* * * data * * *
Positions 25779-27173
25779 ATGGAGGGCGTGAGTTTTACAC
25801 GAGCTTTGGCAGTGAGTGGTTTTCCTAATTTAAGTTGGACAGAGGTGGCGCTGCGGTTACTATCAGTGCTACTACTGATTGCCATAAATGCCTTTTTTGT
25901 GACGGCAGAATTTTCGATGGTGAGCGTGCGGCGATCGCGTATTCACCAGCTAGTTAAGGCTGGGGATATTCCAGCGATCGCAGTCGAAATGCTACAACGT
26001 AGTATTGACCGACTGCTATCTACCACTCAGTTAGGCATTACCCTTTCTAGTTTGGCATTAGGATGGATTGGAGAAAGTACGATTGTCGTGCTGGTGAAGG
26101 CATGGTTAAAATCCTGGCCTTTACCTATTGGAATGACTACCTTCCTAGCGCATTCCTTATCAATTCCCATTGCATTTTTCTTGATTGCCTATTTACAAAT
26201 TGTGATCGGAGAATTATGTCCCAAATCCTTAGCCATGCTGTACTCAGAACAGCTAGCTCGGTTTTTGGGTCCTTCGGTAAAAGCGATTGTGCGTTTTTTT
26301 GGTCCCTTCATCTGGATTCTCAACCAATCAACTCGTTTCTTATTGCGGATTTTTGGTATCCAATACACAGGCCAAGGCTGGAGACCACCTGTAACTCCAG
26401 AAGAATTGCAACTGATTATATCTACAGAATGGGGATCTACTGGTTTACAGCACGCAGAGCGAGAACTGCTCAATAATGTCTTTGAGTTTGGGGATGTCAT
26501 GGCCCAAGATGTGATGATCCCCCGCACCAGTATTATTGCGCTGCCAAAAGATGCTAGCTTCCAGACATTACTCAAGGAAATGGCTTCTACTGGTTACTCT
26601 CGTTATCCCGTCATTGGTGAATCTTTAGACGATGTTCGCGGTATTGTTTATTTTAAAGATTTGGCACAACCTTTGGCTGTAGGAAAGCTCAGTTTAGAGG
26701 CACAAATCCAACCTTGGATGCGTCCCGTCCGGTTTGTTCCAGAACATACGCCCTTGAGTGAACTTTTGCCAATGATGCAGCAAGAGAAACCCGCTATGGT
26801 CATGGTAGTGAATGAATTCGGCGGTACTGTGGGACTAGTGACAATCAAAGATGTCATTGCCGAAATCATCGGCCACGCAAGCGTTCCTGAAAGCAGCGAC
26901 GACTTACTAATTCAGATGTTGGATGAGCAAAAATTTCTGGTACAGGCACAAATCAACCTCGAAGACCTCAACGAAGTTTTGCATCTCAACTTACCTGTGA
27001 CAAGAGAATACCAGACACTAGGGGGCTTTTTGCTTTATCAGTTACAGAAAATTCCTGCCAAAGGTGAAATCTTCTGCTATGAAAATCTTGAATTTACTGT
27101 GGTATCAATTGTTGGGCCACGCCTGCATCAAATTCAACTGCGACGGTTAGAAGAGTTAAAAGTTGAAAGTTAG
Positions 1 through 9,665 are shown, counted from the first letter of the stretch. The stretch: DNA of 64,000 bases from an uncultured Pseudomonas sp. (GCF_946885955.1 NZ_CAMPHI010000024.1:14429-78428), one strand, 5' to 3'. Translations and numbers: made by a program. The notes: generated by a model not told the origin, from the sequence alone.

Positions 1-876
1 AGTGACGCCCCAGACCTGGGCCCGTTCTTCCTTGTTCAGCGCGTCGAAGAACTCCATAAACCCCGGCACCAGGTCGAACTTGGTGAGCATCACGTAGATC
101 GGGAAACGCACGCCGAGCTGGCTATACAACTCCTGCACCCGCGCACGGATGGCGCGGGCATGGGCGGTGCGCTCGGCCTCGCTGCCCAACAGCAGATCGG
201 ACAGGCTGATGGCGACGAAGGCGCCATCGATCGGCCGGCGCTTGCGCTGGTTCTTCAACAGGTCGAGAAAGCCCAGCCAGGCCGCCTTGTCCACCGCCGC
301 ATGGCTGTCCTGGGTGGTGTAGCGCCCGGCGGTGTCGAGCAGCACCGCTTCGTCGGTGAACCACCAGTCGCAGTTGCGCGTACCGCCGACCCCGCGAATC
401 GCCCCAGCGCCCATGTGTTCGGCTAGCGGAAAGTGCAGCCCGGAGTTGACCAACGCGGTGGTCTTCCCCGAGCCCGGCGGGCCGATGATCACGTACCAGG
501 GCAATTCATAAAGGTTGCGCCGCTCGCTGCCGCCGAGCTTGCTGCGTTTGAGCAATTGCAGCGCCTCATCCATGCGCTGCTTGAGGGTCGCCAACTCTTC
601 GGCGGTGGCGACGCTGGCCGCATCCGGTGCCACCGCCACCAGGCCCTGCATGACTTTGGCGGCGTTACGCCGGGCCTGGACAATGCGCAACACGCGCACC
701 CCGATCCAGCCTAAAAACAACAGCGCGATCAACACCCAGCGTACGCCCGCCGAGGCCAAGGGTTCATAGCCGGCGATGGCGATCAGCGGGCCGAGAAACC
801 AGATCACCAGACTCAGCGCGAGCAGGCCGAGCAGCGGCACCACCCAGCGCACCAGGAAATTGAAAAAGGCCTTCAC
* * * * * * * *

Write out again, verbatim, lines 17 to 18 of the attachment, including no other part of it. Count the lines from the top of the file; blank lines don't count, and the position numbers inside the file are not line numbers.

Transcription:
Positions 1 through 9,665 are shown, counted from the first letter of the stretch. The stretch: DNA of 64,000 bases from an uncultured Pseudomonas sp. (GCF_946885955.1 NZ_CAMPHI010000024.1:14429-78428), one strand, 5' to 3'. Translations and numbers: made by a program. The notes: generated by a model not told the origin, from the sequence alone.

Positions 1-876